What are easements?

An easement is a non-possessory property right to use another’s land for a specific purpose.

The right may be to use the land’s airspace or the surface below it.

Generally, they can be classified in two ways, as follows:Easement

  1. Appurtenant or in gross
  2. Positive (allows a person to do something) or negative (prevents someone from doing something)

An appurtenant easement attaches to land while it is individuals who hold easements in gross.

Positive easements allow a person to use another’s property for a stated purpose.

EXAMPLE:  Suzy and Marvin own separate lots that are located next to each other.  Suzy has an easement to cross Marvin’s land to access a public road.

Moreover, negative easements prevent an owner from using the property in a particular manner.

EXAMPLE:  A negative easement would prevent a property owner from adding additional stories to their property which would block a view.

How are they created?

By written agreement, express grant in a deed, condemnation, prescription, and necessity are all ways they can be created.

Different Types of Easements

Appurtenant easements allow the owner of a property to use the property next to it.  For an appurtenant easement to exist there must be two conditions present:

  1. At least two pieces of land located next to each other
  2. Different people must own the pieces of land

The pieces of land are designated as dominant and servient tenements under an appurtenant easement.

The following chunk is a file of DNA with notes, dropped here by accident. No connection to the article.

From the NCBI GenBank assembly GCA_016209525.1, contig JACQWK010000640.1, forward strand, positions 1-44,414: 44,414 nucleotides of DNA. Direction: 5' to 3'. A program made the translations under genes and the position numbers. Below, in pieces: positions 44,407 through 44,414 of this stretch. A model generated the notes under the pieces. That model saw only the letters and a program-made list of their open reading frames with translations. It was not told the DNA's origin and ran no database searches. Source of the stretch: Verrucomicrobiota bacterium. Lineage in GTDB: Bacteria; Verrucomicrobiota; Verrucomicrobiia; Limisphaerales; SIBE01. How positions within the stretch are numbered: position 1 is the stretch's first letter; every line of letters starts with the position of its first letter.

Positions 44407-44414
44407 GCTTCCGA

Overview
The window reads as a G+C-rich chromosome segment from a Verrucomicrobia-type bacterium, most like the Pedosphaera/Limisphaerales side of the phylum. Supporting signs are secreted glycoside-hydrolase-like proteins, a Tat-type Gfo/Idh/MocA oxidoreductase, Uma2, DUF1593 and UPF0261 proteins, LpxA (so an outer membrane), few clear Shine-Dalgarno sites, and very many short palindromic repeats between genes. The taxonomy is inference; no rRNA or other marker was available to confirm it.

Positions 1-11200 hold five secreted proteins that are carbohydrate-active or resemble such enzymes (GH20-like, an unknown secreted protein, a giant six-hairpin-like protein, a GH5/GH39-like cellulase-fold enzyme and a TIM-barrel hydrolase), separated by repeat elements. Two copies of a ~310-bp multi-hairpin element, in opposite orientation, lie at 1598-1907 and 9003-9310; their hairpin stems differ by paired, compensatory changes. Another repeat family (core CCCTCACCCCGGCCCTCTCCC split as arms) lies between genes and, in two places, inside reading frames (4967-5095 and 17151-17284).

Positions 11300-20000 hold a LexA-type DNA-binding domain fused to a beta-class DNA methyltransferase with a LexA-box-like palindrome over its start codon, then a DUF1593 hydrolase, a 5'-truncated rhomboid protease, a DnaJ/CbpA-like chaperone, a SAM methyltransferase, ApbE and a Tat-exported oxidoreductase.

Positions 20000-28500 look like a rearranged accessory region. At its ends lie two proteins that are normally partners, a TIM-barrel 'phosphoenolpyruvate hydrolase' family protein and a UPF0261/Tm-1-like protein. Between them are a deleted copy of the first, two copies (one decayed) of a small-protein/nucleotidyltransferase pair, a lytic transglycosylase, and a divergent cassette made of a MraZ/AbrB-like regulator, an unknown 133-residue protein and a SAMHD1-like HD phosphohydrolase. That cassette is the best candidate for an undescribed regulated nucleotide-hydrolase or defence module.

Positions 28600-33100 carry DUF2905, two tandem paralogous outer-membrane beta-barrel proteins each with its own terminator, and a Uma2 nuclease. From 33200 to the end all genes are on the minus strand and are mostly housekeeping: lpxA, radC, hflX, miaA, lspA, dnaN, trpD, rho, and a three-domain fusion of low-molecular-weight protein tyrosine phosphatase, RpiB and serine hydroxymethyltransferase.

The dominant tenement is the piece of land that benefits from the easement or dominates the other piece of land.

The servient tenement is the piece of land over which the easement runs.

Remember, appurtenant easements run with the land.  If the current owner of the land sells their property, the easement is still in place.

There are many types of appurtenant easements, such as by necessity, party wall, and a light or view.

Individuals hold easements in gross.  Death of the holder ends the easement.  You cannot transfer an easement in gross.

An easement by prescription is acquired when a piece of land is used by someone else for a specific period.  There are legal requirements regarding obtaining this type of easement, and they vary from state to state.


Finally, expiration, end of purpose, agreement, court action, and abandonment are all ways they can be terminated.

What else can help me prepare to pass my real estate licensing exam on my first attempt?

Other tips to help you pass your real estate licensing exam on your first attempt:

Real Estate Test Taking Tips

How to Pass the Real Estate Exam

Real Estate Exam Math Made Easy

Also, check out our question of the day videos on our YouTube channel:

PassMasters Real Estate Exam Prep YouTube Channel